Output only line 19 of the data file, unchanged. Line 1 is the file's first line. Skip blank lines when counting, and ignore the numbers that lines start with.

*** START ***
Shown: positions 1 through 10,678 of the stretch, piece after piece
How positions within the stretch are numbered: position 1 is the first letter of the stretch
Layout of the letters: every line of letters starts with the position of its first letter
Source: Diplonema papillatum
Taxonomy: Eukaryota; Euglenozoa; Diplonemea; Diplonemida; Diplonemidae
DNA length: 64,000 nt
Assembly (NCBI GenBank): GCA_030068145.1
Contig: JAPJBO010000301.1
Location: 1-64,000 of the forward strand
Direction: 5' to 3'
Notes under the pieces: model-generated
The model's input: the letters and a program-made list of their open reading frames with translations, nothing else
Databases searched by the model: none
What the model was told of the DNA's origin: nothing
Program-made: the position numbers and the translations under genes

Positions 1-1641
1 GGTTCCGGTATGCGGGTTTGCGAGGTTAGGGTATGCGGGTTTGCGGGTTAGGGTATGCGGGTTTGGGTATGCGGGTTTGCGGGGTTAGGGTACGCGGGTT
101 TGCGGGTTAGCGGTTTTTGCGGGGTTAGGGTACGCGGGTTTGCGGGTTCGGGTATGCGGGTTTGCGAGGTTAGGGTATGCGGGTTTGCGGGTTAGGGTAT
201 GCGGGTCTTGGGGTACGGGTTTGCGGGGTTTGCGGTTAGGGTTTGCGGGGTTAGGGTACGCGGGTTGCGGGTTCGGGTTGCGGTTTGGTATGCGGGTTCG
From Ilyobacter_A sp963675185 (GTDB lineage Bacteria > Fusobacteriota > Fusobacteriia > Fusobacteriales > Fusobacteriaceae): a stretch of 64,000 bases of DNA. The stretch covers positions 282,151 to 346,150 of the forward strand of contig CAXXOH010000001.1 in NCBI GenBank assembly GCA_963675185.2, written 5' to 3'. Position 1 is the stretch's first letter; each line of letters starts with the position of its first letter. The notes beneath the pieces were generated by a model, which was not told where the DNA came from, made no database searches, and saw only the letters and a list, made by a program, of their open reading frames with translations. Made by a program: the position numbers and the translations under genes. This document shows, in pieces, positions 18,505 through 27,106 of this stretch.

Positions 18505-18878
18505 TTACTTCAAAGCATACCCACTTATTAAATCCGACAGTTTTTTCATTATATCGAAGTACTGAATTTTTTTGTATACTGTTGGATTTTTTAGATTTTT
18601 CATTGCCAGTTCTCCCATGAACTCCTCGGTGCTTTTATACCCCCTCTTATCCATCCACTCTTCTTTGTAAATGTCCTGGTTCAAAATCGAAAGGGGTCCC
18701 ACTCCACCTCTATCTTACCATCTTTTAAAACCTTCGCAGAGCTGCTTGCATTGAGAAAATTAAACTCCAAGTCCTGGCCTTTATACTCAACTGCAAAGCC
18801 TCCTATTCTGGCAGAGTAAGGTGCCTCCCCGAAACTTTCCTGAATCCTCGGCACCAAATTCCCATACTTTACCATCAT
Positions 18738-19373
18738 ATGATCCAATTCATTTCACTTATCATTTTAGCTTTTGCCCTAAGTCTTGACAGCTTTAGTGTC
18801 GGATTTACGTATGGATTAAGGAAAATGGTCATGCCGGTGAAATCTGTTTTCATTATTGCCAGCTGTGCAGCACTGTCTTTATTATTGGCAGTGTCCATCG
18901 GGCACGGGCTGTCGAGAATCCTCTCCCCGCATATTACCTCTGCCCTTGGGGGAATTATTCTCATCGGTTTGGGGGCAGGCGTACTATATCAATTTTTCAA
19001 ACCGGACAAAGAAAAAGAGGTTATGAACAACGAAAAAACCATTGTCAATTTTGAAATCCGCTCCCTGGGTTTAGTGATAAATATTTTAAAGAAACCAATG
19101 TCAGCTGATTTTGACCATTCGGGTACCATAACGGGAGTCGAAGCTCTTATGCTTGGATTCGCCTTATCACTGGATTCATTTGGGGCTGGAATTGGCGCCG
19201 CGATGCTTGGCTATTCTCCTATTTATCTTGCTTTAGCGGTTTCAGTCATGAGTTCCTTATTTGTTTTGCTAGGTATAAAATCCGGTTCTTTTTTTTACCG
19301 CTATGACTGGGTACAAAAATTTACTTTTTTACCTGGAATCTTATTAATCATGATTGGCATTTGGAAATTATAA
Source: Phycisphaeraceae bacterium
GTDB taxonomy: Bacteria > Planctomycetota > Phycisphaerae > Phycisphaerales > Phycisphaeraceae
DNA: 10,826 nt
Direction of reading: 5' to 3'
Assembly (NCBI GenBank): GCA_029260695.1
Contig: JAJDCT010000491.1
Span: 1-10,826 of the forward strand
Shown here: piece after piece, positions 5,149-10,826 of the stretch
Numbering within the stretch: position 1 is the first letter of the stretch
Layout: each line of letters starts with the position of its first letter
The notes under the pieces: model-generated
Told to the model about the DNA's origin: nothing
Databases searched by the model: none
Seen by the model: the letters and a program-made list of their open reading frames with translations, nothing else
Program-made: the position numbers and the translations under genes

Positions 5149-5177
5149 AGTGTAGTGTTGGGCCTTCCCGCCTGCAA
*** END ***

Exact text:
201 GCGGGTCTTGGGGTACGGGTTTGCGGGGTTTGCGGTTAGGGTTTGCGGGGTTAGGGTACGCGGGTTGCGGGTTCGGGTTGCGGTTTGGTATGCGGGTTCG